What Is an Investment Analyst?
An investment analyst is a financial professional with expertise in evaluating financial and investment information, typically for the purpose of making buy, sell and hold recommendations for securities. Brokerage firms, investment advisors and mutual fund companies hire investment analysts to prepare investment research for multiple purposes.
The most prestigious certification an investment analyst can receive is the Chartered Financial Analyst (CFA) designation.
- An investment analyst is a financial professional with expertise in evaluating financial and investment information.
- Buy-side analysts work for fund managers at mutual fund brokers and financial advisory firms and identify investment opportunities for their firm.
- Sell-side equity analysts often work for the big investment banks and issue buy, sell and hold recommendations as well as company-specific research.
The Basics of Being an Investment Analyst
An investment analyst researches economic conditions, company information and market trends to determine business, sector and industry recommendations for buying or selling stocks or mutual funds. A stock analyst stays updated with developments in his industry focus and creates financial models estimating future outcomes for companies and the economy. An analyst evaluates historical and forward-looking financial data, typically through advanced financial models. They study and incorporate research on economic and business trends for a specific industry, geographical region or type of product.
Investment analysts broadly come in two types: buy-side analysts and sell-side analysts. Buy-side analysts work for fund managers at mutual fund brokers and financial advisory firms. They research companies in their employers' portfolios, as well as other companies that may represent profitable investment opportunities. Based on this research, they prepare reports that offer buy and sell recommendations to management.
Sell-side equity analysts often work for the big investment banks, such as Goldman Sachs. Their jobs entail researching the financial fundamentals of companies the bank is considering taking public and determining which ones have the strongest potential to become profitable.
For aspiring financial analysts, one of the most important decisions is whether to specialize as an equity analyst or pursue another niche under the broader umbrella of financial analysis. The following comparison explains some of the subtle differences between a career as a financial analyst and an equity analyst.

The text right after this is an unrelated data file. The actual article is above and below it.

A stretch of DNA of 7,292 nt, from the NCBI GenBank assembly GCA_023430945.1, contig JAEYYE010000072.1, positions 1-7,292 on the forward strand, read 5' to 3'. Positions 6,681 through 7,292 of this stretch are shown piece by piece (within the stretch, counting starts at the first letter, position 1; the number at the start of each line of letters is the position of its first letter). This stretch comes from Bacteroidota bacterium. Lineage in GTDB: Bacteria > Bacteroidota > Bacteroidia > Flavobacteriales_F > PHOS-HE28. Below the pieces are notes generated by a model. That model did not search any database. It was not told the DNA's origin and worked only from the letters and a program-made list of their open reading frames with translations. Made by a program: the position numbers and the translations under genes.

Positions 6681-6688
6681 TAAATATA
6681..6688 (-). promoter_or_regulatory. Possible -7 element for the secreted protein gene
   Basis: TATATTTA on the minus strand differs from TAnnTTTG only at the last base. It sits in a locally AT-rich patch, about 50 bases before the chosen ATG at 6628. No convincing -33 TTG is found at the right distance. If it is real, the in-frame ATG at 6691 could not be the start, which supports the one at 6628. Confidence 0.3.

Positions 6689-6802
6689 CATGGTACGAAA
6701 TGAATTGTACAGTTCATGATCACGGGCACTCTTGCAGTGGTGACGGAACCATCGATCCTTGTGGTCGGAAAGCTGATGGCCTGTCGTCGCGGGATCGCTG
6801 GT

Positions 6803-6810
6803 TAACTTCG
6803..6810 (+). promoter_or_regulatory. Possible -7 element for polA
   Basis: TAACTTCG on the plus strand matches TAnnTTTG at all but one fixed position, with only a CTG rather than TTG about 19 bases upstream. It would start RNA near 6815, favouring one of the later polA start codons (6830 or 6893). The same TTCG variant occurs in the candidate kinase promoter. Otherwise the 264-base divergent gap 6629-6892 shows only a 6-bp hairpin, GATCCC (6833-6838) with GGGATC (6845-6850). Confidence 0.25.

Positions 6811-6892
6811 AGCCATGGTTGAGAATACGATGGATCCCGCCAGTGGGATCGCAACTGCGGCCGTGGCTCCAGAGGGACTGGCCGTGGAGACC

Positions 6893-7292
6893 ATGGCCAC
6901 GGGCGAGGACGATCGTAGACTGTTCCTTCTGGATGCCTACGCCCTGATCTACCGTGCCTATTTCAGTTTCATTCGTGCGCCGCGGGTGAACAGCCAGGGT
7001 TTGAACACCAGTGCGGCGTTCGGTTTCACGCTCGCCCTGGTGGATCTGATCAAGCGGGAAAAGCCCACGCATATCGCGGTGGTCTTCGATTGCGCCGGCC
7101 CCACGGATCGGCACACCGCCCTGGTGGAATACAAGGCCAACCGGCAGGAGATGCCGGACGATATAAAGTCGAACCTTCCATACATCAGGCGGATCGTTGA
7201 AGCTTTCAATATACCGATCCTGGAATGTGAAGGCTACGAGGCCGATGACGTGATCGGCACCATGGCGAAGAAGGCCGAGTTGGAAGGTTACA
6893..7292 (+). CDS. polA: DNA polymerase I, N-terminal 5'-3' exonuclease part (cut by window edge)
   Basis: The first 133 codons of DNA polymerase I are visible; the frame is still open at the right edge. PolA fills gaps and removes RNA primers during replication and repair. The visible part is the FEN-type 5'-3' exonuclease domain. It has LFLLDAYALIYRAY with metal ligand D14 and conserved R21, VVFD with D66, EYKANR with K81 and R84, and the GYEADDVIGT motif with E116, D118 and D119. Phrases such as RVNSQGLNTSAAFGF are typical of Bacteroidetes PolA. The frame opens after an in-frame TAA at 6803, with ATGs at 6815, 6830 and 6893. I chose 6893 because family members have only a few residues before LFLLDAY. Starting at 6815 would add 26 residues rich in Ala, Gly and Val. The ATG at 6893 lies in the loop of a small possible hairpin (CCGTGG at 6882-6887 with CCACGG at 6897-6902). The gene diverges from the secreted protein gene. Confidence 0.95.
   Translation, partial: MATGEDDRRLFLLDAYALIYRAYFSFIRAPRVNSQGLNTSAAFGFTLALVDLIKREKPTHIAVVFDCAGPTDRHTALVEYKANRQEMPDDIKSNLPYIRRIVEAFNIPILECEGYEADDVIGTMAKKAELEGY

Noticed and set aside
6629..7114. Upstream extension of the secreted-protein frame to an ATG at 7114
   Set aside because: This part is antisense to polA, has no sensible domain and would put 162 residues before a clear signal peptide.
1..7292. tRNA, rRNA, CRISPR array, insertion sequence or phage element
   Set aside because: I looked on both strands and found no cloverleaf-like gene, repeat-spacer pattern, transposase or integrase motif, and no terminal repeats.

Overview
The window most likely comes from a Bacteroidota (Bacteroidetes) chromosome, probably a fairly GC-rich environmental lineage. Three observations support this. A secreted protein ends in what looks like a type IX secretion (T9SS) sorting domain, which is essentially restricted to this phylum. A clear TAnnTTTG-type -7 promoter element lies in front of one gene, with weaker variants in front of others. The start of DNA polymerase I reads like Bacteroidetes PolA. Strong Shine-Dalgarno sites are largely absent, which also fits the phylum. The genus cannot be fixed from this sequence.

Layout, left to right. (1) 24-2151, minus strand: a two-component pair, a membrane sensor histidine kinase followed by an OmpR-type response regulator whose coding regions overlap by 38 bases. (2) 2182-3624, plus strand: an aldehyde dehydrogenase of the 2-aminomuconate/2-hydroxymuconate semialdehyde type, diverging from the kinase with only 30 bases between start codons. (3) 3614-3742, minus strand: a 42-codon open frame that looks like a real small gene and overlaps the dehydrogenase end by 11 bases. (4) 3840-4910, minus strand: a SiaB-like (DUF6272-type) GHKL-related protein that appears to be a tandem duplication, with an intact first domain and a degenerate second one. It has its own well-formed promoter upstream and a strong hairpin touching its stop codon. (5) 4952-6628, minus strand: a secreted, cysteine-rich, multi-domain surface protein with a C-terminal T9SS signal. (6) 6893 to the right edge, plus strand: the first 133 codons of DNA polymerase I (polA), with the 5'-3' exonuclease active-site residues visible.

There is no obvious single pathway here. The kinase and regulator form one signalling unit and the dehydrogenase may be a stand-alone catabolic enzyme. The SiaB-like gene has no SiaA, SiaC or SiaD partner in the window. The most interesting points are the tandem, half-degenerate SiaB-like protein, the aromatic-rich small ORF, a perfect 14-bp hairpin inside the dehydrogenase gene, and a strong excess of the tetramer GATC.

Average base pay for an investment analyst in the U.S. in 2019, according to glassdoor.com
An undergraduate student typically majors in finance, computer science, biology, physics or engineering and takes courses in business, economics, accounting and math. A master of business administration (MBA) is also often preferred for senior investment analysts. Investment analysts may also seek Financial Industry Regulatory Authority (FINRA) securities licensing which requires corporate sponsorship. Securities licenses often required by investment analysts include the Series 7 general securities representative license and the Series 63 uniform securities agent license. FINRA licenses are typically associated with the selling of specific securities as a firm’s registered representative. Investment analysts may also seek to obtain the Chartered Financial Analyst (CFA) certification.
Investment analysis expertise is required in numerous senior investment management roles. A portfolio manager chooses, manages and presents products, industries and regions for a company's investment portfolio. Portfolio management is required for a broad range of responsibilities within the investment management industry. Portfolio managers are hired by investment companies to manage all types of funds with various objectives and fund structures. Portfolio managers are responsible for analyzing market conditions and investment securities and making buy and sell decisions for the fund.
A stock investment analyst works on either the buy-side or sell-side for a business. A buy-side analyst is primarily a portfolio management analyst creating investment research and investment recommendations for portfolios with large amounts of capital such as mutual funds, hedge funds and insurance companies. A sell-side analyst advises financial service companies on securities, such as stocks or bonds.